At some point or another, you’ve been a new hire. If you can recall, there’s nothing fun about it. It’s lonely and you feel like everyone knows each other and what they’re doing except for you. While landing the new job is exciting, the first few days and weeks are nothing but painful, grueling and a grind. Why all the angst?
Maybe it’s because it has been found that nearly half of all newly-hired employees will fail within 18 months of being hired, while only 19 percent will achieve unequivocal success. The reason for the failure? It’s not that these new hires aren’t smart or talented. It’s not that they do a bad job. It’s that they have “poor interpersonal skills that many managers admit were overlooked during the job interview process.”
Before you assume this study isn’t representative of the real world, let me tell you that results were compiled from more than 5,000 hiring managers from 312 public, private, business and healthcare organizations. Collectively, these managers have hired over 20,000 employees – just during the study period. I say this so you can grasp how widespread this issue is. If you’re in HR, you are probably nodding with recognition. You know how important a cultural fit is.
New hires know being hired doesn’t mean it’s a long-term gig. They jump ship often before their employers have time to let them go due to their “poor interpersonal skills.” In fact, more than 40 percent of employees leave their new job within six months of joining. Why? Fingers can often point to poor onboarding experience and/or a poor cultural fit.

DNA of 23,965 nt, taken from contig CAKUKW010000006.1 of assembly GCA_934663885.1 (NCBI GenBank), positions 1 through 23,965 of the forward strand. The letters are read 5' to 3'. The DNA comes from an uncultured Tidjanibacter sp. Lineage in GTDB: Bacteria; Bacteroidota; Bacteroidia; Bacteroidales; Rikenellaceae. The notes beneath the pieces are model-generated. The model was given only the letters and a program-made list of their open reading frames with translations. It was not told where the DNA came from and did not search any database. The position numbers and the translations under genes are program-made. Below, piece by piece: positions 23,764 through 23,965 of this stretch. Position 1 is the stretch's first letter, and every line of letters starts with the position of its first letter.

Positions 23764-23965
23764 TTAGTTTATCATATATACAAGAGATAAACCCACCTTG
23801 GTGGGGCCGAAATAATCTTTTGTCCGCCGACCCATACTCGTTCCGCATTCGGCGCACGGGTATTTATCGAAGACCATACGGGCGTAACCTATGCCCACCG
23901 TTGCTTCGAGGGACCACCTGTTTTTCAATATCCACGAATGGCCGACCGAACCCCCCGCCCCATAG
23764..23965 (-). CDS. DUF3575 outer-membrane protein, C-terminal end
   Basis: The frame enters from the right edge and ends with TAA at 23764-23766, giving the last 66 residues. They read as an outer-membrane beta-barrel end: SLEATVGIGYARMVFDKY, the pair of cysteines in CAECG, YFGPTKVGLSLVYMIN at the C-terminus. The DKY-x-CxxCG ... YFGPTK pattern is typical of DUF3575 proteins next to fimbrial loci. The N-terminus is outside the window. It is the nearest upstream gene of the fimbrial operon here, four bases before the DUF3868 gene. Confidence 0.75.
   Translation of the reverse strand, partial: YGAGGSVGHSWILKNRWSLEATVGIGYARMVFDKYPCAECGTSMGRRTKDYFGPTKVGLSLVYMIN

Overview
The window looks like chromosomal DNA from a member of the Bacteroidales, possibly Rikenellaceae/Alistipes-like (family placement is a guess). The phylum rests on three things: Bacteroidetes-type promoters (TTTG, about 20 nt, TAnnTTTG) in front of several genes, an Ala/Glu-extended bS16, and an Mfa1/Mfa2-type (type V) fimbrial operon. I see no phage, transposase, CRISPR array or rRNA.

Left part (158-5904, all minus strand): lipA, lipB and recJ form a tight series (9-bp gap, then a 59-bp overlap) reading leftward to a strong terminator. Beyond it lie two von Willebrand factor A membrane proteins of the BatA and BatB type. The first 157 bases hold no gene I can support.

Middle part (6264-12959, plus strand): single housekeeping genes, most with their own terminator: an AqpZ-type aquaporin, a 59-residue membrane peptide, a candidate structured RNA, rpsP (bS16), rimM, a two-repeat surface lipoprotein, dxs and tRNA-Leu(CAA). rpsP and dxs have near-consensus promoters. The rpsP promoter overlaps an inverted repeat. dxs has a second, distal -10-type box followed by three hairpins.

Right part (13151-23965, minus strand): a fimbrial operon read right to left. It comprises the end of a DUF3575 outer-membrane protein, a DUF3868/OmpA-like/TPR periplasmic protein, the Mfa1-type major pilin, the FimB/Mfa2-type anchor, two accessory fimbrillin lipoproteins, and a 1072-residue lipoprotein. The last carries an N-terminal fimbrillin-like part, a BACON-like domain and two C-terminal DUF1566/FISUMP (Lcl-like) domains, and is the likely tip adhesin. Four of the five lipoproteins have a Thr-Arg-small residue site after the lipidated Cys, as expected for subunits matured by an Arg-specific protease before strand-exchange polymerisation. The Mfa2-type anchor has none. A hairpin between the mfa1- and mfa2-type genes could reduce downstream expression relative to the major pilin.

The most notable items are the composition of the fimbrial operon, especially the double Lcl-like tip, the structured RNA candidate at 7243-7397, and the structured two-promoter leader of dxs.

What’s the common denominator among both employers and new hires? New hires need to fit in and employers need to do everything they can to make that happen.
Monster.com offers some friendly advice for new hires. Here’s the gist of it:
Act friendly at all times
Make small talk with coworkers
Find common ground with coworkers
Give coworkers time to warm up to you
Bring tasty treats to share
Don’t be too invasive
Don’t try to get all the gossip about coworkers
Don’t talk about your prior employer/employment
Don’t invite people to your interests
Don’t immediately add coworkers to your social media networks
So, first off, this list is scary and a little confusing. Act friendly, but don’t be too friendly. Make small talk, unless it involves talking about other people or your past. Win them over with food but don’t invite them over. It’s a slippery slope that no one wants to be on but employers can make things a little easier for new hires.
If companies want to keep their new hires, the ones they’ve spent around $4,000 and 10 hours of paperwork per person to hire, they have to do more to make the onboarding process better. Hiring is one thing; helping them fit into the office culture is quite another.
One of the best lists I’ve found around onboarding best practices gives practical advice to companies:
Reach out to new hires before their start date – begin onboarding early
Make their first day memorable – help them meet people through a coworker lunch, company-wide introductory email, and welcome notes/packages from coworkers
Keep their schedule tightly structured at first – employees in a well-structured onboarding program are 69 percent more likely to remain in the company after three years
Form a cross-departmental onboarding team with HR, management, coworkers and IT to help them through the first few weeks
Spread out the paperwork – prioritize which paperwork has to be completed now and what can wait so new hires aren’t overwhelmed
Get the whole company involved – schedule one-on-ones between new hires and veterans
Set expectations early and often – short and long-term goals can be set and progress monitored so everyone is on the same page